According to data from the Department of Defense, more than 65,000 immigrants (non-U.S. citizens and naturalized citizens) were serving on active duty in the U.S. Armed Forces as of February 2008. Since September 2001, U.S. Citizenship and Immigration Services (USCIS) has naturalized more than 37,250 foreign-born members of the U.S. Armed Forces and granted posthumous citizenship to 111 service members.
The current presence of immigrants in the military has a number of historical precedents. According to USCIS, the foreign born composed half of all military recruits by the 1840s and 20 percent of the 1.5 million service members in the Union Army during the Civil War.
Naturalized citizens, lawful permanent residents, and certain nationals of three countries in free association with the United States — the Marshall Islands, the Federated States of Micronesia, and Palau — are eligible for military service. In addition, Congress can deem other foreign-born individuals as eligible to serve if the secretary of a specific military branch "determines that such enlistment is vital to the national interest."
This Spotlight focuses on the statistics and policy changes regarding the foreign born in the army, navy, marines and air force. The data come from the Department of Defense (as of February 2008) and from USCIS (as of April 2008) unless otherwise noted.
Click on the bullet points below for more information:
Statistics on Immigrant Service Members on Active Duty
Citizenship and the Armed Forces
Approximately 65,000 immigrants serve in the armed forces.
As of February 2008, there were 65,033 foreign-born individuals on active duty in the U.S. military. This number includes both naturalized citizens and noncitizens.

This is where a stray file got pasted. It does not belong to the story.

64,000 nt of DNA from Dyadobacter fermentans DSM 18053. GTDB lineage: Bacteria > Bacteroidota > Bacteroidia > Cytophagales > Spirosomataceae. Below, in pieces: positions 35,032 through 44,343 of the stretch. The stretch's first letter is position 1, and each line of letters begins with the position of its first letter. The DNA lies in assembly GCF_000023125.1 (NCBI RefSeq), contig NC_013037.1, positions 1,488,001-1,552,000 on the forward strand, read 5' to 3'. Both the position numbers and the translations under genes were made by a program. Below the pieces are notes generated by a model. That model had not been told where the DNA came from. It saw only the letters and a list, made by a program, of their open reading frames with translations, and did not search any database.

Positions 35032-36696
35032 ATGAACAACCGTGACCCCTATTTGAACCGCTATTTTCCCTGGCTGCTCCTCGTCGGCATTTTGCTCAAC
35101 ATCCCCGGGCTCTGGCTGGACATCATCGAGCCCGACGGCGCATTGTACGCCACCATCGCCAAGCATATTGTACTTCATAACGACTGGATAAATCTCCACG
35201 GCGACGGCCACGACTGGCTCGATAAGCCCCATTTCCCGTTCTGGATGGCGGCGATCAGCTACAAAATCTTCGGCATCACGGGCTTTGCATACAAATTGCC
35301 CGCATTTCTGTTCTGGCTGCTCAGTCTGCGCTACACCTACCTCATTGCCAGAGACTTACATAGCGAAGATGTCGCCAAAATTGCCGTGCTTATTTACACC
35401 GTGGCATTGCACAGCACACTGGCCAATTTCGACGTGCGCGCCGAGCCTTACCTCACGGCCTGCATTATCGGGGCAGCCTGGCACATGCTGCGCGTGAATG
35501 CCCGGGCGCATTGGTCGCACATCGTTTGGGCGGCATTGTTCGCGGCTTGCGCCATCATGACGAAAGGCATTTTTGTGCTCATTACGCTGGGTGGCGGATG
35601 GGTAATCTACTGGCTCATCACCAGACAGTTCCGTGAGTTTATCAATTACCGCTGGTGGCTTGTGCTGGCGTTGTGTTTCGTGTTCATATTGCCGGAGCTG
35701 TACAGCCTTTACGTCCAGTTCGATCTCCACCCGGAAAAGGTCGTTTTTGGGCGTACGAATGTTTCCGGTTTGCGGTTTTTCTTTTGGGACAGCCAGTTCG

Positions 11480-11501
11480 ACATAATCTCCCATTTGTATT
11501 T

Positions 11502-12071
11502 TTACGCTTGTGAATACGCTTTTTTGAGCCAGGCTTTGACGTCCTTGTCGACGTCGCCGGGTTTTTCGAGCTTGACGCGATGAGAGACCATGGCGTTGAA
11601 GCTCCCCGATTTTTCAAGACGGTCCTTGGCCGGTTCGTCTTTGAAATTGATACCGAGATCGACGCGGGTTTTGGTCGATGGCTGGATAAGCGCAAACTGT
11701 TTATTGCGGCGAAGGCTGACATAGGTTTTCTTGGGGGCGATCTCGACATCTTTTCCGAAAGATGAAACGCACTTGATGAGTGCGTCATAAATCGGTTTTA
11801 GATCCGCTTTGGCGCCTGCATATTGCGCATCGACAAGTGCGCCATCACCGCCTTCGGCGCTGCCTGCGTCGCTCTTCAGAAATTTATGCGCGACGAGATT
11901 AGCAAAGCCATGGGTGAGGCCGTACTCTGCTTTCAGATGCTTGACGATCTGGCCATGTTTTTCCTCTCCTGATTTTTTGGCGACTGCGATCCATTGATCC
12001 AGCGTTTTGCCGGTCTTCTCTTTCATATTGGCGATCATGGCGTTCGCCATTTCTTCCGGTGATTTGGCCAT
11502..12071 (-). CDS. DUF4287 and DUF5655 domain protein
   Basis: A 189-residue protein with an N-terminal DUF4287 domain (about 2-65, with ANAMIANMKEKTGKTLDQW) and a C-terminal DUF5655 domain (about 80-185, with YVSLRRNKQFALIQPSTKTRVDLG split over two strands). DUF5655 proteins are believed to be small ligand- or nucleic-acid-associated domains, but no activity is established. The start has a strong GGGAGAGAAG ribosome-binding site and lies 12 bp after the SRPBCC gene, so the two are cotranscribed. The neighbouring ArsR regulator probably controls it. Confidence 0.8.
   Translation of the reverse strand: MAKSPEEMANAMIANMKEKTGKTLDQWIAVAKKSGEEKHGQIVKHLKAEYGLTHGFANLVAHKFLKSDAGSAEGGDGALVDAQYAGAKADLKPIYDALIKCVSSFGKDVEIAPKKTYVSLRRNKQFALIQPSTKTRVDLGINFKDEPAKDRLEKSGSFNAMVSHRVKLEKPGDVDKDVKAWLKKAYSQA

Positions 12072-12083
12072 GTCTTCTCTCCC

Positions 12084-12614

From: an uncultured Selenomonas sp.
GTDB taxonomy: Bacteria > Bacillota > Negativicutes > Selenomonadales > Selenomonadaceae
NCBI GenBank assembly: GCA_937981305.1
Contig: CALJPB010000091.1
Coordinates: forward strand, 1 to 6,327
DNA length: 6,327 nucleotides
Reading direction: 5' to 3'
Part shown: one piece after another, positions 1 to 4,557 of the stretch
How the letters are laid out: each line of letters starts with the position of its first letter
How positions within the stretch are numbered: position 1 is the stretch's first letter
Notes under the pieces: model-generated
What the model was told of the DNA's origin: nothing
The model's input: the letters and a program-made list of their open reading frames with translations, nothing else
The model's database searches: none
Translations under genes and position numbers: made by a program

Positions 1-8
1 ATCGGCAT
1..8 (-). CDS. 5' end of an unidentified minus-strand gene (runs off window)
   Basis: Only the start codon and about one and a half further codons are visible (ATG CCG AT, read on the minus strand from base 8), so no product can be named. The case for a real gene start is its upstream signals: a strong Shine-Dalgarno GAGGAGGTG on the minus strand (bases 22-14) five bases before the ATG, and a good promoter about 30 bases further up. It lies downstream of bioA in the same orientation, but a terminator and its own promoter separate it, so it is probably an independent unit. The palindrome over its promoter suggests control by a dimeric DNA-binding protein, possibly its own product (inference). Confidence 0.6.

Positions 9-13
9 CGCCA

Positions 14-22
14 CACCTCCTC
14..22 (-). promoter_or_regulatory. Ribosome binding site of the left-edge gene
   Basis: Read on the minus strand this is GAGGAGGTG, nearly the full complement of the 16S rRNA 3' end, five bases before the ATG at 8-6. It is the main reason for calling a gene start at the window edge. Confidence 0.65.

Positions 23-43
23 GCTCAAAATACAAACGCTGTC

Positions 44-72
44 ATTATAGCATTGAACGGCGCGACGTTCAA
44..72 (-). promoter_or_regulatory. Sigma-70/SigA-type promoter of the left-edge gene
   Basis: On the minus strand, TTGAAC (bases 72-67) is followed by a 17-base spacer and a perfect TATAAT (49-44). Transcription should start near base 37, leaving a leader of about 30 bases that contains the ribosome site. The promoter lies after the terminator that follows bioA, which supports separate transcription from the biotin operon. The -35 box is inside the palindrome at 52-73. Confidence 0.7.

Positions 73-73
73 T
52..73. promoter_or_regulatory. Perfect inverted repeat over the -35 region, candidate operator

More than two-thirds of the foreign born serving in the armed forces are naturalized citizens.
The 44,705 members of the U.S. armed forces who were naturalized citizens in February 2008 represent 68.7 percent of the 65,033 foreign-born serving in U.S. military. The 20,328 noncitizen members account for 31.3 percent of the total.
The share of naturalized members on active duty has increased since May 2006, when it was 51.3 percent (or 35,262) of the 68,711 foreign-born military personnel.
The foreign born represent approximately 5 percent of all active-duty personnel.
The foreign born represented 4.8 percent of the 1.36 million active-duty personnel in the armed forces as of February 2008.
Of all military branches, the navy has the highest number of foreign-born personnel.
There were 26,597 foreign-born individuals in the navy as of February 2008, representing 40.9 percent of the total foreign-born population on active duty. There were also 14,896 foreign-born individuals (22.9 percent) serving in the army, 13,436 (20.7 percent) in the air force, and 10,104 (15.5 percent) in the marines.